Rattlesnake Falls is a scenic 20-foot horsetail waterfall within Pinchot State Forest near Scranton, Pennsylvania. The ruins of an old tannery, built circa 1845, can be seen upstream of the cascade.
Lackawanna State Forest was formed in early 1902 in response to the depletion of forests in Pennsylvania in the 19th century. Conservationists feared that without proper management, the forests would not regrow. Lumber and iron companies had harvested the old-growth forests on a massive scale, leaving behind rotting stumps and sash that was ready fuel that needed just a spark from a passing steam locomotive to become an inferno. Additionally, tanneries took advantage of the availability of oak and other bark in tanning animal hides into leather.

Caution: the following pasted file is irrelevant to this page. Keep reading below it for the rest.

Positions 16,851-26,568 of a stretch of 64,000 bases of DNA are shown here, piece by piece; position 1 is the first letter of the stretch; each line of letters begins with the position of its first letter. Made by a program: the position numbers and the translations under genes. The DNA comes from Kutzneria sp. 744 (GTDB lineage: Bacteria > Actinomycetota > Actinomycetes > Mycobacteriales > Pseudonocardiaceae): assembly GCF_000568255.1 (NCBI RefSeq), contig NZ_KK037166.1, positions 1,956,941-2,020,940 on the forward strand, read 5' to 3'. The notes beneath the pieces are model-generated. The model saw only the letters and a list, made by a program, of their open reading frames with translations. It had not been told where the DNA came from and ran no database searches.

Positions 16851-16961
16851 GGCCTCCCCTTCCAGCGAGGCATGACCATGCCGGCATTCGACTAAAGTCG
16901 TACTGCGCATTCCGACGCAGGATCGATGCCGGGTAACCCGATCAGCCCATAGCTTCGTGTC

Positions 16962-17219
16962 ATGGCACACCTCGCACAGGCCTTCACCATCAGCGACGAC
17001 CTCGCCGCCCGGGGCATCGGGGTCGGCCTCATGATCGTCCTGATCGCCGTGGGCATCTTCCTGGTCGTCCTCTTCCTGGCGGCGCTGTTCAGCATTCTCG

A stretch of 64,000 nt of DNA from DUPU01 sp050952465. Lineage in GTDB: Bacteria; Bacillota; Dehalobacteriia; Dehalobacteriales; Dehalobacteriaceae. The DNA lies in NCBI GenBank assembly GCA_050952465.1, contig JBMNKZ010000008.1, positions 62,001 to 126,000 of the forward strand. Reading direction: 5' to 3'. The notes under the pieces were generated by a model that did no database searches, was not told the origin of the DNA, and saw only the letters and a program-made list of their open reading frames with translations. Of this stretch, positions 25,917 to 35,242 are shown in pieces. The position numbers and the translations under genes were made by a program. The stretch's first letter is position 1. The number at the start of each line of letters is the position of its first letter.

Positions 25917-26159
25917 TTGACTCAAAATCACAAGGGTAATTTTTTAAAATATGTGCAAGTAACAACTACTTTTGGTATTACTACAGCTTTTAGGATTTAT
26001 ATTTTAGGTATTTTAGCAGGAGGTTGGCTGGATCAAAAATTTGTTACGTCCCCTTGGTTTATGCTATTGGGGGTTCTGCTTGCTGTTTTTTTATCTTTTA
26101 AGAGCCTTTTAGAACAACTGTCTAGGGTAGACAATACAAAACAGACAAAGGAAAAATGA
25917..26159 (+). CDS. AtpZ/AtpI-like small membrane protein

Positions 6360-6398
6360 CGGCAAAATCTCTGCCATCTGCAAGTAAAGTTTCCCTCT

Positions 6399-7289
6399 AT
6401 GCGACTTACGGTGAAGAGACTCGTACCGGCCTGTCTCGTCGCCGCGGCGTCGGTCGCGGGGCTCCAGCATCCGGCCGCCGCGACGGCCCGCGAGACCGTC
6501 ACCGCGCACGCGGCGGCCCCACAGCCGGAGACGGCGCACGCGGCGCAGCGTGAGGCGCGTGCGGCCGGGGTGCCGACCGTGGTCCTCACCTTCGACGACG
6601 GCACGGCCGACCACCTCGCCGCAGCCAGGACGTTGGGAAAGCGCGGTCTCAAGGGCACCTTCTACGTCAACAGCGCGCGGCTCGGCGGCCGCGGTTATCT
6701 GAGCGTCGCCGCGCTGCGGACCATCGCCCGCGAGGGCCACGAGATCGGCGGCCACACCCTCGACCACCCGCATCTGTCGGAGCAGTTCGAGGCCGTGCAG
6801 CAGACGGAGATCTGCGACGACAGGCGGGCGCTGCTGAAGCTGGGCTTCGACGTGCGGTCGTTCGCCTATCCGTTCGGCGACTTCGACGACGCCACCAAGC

By the close of the 20th century, Lackawanna had grown to include 8,000 acres of land. A resurgent interest in land protection and conservation, working alongside local governments, private landowners, and conservation groups, led to the purchase of 40,000 additional acres in the first two decades of the 21st century.
In 2015, Lackawanna State Forest was renamed Pinchot State Forest in honor of Gifford Pinchot who had served as the first Chief of the United States Forest Service and as the 28th Governor of Pennsylvania.